Lilium is a large genus in the Liliaceae family. This wiki page is for the Asiatic Section from d-k.
Other Lilium sections and hybrids are linked below.
American Section a-m - American Section n-z - Candidum Section - Dauricum Section - Martagon Section - Oriental Section - Trumpet Section - Lilium Hybrids - Lilium Index
Lilium davidii Duch. ex Elwes is a lily from China. It flowers in summer and has orange flowers that are spotted. This bulb is eaten in China. Photos 1 to 3 from Darm Crook. Photos #4 and 5 were taken by Ron Parsons of plants in Mary Gerritsen's garden.
Lilium davidii var. macranthum (Raffill ex Woodcock & Coutts) Raffill in 2022 is considered to be a synonym of variety davidii. It is 6 feet high.
Lilium davidii var. unicolor (Hoog) Cotton in 2022 is considered to be a synonym of variety davidii. It is shorter than the type at around 3 feet and has less pronounced spotting. Photos by Darm Crook.
Lilium davidii var.willmottiae (E.H.Wilson) Raffill is more elegant with a longer flower stalk and leaves that are not hairy; the flowers are orange red with chestnut brown spots compared to scarlet with black spots in the type. It was named by the plant hunter E. H. Wilson for his patron Ellen Willmott. The first three photos were taken by Mary Sue Ittner. Photo 4 of a stand of this variety was taken by Darm Crook. Photo 5 of a bulb by Pontus Wallstén.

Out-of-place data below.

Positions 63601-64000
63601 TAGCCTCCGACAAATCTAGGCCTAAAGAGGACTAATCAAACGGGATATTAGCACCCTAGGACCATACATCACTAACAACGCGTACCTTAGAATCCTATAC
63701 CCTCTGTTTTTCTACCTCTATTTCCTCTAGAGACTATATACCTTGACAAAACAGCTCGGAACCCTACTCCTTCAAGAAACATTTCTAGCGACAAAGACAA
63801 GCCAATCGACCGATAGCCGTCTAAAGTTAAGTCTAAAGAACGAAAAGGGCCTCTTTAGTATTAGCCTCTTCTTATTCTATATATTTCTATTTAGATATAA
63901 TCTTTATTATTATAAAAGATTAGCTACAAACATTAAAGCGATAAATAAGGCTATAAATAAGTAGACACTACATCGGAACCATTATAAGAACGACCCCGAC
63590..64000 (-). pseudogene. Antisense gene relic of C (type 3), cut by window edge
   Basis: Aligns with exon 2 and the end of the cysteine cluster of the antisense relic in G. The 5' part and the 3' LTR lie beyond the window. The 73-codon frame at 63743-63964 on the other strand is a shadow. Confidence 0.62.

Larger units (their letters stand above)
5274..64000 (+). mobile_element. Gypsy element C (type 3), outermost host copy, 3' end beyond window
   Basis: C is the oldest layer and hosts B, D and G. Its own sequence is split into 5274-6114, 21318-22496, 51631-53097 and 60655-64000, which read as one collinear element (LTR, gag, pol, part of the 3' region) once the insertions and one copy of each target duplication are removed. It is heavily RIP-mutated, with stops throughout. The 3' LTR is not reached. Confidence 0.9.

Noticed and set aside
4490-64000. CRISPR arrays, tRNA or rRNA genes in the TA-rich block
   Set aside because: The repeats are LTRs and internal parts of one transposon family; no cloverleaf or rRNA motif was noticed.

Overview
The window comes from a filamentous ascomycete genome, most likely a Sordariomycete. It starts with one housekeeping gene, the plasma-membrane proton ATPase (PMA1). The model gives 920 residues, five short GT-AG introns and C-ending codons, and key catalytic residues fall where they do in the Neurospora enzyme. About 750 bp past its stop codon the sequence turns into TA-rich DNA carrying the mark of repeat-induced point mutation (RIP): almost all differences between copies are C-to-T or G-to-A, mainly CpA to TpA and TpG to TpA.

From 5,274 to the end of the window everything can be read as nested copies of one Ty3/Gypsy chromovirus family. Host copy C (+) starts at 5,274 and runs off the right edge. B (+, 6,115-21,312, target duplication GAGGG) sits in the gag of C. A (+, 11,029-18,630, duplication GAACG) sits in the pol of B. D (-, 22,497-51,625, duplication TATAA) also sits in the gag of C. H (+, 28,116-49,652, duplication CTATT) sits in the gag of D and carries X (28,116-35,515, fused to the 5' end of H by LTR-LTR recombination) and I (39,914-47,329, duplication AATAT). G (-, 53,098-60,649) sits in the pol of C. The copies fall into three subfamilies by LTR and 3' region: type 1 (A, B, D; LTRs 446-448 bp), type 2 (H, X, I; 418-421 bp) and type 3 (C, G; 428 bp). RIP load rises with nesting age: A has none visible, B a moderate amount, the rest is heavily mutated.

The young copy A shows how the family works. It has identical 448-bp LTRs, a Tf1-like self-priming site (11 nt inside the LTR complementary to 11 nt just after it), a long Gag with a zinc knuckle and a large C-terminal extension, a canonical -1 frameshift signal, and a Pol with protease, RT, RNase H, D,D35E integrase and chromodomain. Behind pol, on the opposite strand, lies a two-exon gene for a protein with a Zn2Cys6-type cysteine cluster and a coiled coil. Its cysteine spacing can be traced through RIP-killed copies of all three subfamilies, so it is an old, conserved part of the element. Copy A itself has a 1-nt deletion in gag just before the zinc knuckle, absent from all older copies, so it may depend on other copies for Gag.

Lilium duchartrei Franch. is from China; it grows 50 cm to 100 cm (24 to 48 inches) tall and is nicely scented. The florets are held on long graceful pedicels. It is easy to tell from Lilium lankongense as it has an umbel inflorescence and the flowers with a base colouration of white. It seems to prefer an alkaline based soil over acidic. Photos 1-4 submitted by Darm Crook, photo 5 of bulbs by Pontus Wallstén.
Lilium fargesii Franch. is found in the Hubei, Shaanxi, Sichuan, and Yunnan provinces of China on forested slopes at 1400-2300 m. It was named after the French missionary Paul G Farges by the botanist Adrien René Franchet in 1892, however, it only appeared in cultivation in the West around the end of the 20th. century. It is a small and slender species with grass like leaves. Up to six scented flowers are born in a raceme. Photo 1 by John Lykkegaard Johansen. Photo 2 of a bulb by Pontus Wallstén.
Lilium henrici Franch., syn. Nomocharis henrici (Franch.) E.H.Wilson, is a rare lily that likes wet conditions. It comes from Yunnan in China where it grows at around 3000 m. It was named for Prince Henri d'Orleans. The mature bulb is 4-5 inches in diameter and tinted red. Photo of a seedling bulb by Pontus Wallstén.
Lilium henryi Baker is native to the mountains of central China. The first photo was taken by Isabelle Fleming. The second photo was taken by Arnold Trachtenberg who planted it in a sunny position in New Jersey where it has multiplied and flowers well. Photos 3 and 4 were taken by Janos Agoston. Photo 5 of a bulb by Pontus Wallstén.
Lilium henryi var. citrinum Wallace in 2022 is not considered to be a true variety of L. henryi. It is reported to have appeared spontaneously in garden settings of North America. The attributes and growth patterns of L. henryi apply equally to this lilium. Three photos by Darm Crook
American Section a-m - American Section n-z - Asiatic Section a-c - Asiatic Section l-o - Asiatic Section p-z - Candidum Section - Dauricum Section - Martagon Section - Oriental Section - Trumpet Section - Lilium Hybrids - Lilium Index